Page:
The Skype co-founders Janus Friis and Niklas Zennstrom signed an accord with eBay when their company was acquired.
Under that accord, they can not use Skype peer-to-peer technology to launch another business in the telephony area. So that leaves video.
And once you’ve got entrepreneurship in your blood, you go out and do it again, right? That’s why they’ve launched the Venice Project, their latest company, focused on making Internet TV a reality for the masses.
Om Malik has a brief interview, and here are the important snippets:
Janus Friis:…What we have done is created a streaming P2P platform for television. This is a platform, which is good for content owners, for advertisers and of course the viewers. Since there are no borders on the Internet, this is a global platform. Sometimes we think content owners have legal reasons to restrict content locally and the technology allows them to do that.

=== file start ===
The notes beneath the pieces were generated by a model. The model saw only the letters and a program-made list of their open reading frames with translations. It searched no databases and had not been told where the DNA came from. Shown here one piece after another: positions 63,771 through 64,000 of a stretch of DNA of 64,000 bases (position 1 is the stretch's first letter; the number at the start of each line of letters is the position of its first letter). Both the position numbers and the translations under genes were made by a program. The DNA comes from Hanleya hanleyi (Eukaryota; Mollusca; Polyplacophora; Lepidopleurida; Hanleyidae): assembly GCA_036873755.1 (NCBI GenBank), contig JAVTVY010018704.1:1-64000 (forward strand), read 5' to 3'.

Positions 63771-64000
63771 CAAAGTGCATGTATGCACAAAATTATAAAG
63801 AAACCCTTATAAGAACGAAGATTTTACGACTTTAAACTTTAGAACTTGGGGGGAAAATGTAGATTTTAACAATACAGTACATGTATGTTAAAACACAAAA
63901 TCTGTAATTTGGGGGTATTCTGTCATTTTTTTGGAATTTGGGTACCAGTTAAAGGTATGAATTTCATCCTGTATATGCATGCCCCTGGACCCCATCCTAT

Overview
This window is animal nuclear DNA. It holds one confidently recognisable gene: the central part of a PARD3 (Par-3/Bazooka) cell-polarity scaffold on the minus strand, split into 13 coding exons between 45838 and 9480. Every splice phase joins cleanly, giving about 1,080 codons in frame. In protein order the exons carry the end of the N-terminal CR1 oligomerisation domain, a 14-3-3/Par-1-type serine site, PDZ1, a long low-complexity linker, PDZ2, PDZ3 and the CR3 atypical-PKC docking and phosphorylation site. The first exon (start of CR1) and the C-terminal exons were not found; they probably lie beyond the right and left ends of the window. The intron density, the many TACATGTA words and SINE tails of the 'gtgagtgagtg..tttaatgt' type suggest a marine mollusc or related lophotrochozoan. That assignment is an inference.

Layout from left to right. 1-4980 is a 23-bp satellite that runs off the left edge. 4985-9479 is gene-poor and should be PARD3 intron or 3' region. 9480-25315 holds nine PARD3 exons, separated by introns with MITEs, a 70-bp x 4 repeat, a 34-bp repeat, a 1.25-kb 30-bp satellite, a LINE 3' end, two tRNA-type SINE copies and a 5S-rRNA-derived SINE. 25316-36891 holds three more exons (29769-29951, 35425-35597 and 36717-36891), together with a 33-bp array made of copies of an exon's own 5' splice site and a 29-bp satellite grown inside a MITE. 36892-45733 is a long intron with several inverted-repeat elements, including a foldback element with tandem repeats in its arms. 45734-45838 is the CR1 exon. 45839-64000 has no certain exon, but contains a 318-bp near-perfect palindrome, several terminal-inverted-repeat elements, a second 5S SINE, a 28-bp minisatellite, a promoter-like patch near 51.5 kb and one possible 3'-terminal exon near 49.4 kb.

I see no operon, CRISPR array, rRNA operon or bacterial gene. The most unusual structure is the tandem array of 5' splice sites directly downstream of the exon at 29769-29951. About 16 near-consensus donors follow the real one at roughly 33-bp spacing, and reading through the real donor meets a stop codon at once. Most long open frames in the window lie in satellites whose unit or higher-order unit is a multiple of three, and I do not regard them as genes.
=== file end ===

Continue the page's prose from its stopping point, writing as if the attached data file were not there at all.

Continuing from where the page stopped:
OM: When will you launch the service? What are the bandwidth requirements for The Venice Project? And how good of a quality will the streams have.
JF: Like Skype, The Venice Project is simple – you download and you get free television. There is nothing complicated and simple. Our software is already in beta, and we are doing some bug squashing right now. You can sign-up and we are inviting more people to our beta program. It is near television quality, and it needs about one megabit per second.
There is more on Janus’ blog. Our observation of the historical record is that it is rare for an entrepreneur to go out and have two really big hits. We’ve seen them do two decent, or two really good hits, but not two extraordinary hits. So we shall see if they can pull this off.
We hear from a good source there are no venture backers behind this company (at least yet).